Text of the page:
According to a new publication issued by the Swedish Club, operators transiting the polar regions are not always fully prepared for the unique challenges that they will face. Yet informing their P&I Club and Underwriter allows the owner to get access to hands-on advice that will reduce their exposure to these increased risks.
As longer ice free summers and increased offshore operations focus attention on the polar regions, transits to and from the arctic ports are set to increase significantly. The commercial attractiveness of these new trading routes has seen yearly transits increase fifteen-fold since 2010, to 60 in 2013. The Swedish Club has acknowledged an increased need to support its members in engaging in this trade with a view of making it as safe as possible.
Yet these routes are like no other, requiring a completely new mindset and an understanding of the importance of the risk assessments and regulations necessary for the success of the voyage. There are a very limited number of polar navigators and few crew with experience of navigating in the polar regions. Consequently, to ensure safe passage The Swedish Club recommends that the ship owner consults their Club/Underwriter to obtain proper advice on the enhanced risks connected with trading in these waters, ensuring they embark upon any voyage as well prepared as possible.
“As summer approaches in the northern hemisphere and operators look to take up the increased opportunities that the opening of the routes offers, it is easy to forget that transiting the polar regions requires a unique set of skills.” says Lars Malm, Director, Strategic Business Development & Client Relationship for The Swedish Club.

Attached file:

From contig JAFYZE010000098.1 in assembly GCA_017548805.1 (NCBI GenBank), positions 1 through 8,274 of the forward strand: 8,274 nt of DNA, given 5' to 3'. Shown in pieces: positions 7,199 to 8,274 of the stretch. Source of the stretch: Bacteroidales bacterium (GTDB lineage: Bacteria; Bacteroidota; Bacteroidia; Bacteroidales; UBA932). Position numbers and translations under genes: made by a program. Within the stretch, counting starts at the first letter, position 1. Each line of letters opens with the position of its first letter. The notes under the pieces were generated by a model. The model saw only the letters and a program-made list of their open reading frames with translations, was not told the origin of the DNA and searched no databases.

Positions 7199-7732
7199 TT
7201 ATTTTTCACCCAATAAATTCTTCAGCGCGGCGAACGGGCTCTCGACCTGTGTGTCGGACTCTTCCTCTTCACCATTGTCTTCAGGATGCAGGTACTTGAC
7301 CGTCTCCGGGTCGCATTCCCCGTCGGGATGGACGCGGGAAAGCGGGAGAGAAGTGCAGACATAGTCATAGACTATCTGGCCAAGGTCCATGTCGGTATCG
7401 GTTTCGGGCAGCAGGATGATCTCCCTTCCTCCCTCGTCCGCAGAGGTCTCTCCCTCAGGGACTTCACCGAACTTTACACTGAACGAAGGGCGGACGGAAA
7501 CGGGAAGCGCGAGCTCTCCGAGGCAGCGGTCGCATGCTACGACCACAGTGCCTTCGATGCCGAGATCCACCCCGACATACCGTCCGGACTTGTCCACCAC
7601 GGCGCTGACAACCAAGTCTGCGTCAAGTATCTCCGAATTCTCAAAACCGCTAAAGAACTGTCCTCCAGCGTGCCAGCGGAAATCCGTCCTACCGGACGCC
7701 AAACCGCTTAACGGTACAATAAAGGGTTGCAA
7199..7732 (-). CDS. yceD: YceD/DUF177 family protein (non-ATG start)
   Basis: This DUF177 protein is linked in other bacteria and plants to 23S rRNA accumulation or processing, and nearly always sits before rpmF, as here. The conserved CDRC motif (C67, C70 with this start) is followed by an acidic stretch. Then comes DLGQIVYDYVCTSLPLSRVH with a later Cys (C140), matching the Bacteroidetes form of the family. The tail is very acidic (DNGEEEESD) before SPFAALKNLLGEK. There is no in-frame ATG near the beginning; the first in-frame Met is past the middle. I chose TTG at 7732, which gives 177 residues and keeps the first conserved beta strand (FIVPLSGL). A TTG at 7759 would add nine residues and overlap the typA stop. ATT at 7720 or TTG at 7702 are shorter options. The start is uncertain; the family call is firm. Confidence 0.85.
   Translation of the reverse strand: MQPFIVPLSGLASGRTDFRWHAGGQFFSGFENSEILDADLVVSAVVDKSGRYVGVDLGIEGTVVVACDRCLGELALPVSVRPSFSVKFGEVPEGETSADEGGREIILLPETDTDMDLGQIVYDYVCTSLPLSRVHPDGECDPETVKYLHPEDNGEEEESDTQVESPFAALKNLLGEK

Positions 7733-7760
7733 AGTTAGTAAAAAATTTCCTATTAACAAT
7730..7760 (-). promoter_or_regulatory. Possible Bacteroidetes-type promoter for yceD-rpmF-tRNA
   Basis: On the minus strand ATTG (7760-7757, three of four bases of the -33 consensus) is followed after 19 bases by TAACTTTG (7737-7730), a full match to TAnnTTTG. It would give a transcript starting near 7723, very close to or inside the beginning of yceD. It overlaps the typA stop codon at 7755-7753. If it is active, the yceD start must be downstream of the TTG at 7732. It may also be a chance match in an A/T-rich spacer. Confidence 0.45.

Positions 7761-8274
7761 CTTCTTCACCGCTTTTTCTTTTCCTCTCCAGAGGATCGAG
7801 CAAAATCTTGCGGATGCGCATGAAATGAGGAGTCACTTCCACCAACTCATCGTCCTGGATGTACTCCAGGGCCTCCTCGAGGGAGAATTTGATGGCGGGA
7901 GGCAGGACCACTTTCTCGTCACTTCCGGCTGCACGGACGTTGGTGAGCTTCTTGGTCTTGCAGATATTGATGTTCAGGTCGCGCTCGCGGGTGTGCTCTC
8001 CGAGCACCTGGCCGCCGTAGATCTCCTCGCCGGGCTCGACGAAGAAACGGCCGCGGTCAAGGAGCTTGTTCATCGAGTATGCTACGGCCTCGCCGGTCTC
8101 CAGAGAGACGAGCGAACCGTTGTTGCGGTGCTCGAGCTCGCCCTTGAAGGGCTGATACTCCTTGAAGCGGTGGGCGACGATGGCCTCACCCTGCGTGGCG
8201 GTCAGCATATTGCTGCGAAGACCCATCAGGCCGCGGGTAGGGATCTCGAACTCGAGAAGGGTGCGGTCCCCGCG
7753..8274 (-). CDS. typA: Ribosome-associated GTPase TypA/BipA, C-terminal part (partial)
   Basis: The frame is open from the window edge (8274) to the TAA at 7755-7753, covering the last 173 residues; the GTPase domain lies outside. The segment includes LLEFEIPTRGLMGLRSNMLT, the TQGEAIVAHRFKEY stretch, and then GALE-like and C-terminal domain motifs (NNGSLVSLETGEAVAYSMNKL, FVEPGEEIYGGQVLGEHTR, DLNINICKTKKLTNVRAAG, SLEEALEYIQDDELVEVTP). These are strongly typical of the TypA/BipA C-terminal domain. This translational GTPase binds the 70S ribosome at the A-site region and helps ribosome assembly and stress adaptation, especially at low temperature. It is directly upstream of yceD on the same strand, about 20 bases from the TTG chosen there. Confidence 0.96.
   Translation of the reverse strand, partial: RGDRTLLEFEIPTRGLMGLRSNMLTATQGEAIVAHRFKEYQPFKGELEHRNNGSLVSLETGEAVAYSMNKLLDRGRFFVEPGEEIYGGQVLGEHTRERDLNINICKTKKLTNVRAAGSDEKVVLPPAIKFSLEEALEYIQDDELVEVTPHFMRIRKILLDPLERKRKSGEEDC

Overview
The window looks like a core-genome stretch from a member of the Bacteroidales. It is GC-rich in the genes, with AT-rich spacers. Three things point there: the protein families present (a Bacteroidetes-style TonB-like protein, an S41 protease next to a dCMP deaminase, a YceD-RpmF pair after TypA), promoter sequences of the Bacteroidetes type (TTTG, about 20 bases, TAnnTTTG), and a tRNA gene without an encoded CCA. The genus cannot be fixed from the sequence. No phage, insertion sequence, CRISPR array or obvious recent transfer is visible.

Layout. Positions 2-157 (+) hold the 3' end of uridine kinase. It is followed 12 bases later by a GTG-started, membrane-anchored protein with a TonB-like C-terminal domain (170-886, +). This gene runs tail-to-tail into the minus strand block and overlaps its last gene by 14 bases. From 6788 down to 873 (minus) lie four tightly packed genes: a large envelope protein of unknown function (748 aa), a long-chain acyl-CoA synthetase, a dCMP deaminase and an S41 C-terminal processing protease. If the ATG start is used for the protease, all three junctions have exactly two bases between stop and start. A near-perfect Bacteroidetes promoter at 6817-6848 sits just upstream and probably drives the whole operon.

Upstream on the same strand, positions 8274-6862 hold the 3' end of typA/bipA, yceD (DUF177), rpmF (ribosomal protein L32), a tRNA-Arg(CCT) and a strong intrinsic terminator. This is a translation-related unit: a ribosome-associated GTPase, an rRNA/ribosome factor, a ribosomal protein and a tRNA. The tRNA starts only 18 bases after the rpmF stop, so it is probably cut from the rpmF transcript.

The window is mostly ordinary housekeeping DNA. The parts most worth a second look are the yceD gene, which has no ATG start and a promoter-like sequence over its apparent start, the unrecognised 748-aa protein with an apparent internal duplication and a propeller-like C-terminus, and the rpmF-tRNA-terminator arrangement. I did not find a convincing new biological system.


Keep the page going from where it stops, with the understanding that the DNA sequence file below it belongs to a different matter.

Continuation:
“Accident avoidance is key. If a casualty was to occur, assistance would be limited due to the lack of infrastructure, and freezing temperatures can seriously impair the operations of any salvage equipment that can get through, escalating a minor incident into a serious casualty. We are dealing with temperatures as low as -50oC with icebergs as hard as concrete floating in unsurveyed waters.”
The need to address gaps in knowledge and co-ordinate ice data and ice regimes has been identified by The Swedish Club.
“The lack of a coherent ice regimen across the regions also adds to the difficulties,” explains Mr Malm. “For example, at present there are only two Arctic ice-regimes – the Russian and Canadian ice regimes. The Polar Code developed by the IMO is now awaiting ratification, but with the rules that are in force today, a vessel should operate in these areas as if it were sailing under an ice regime.”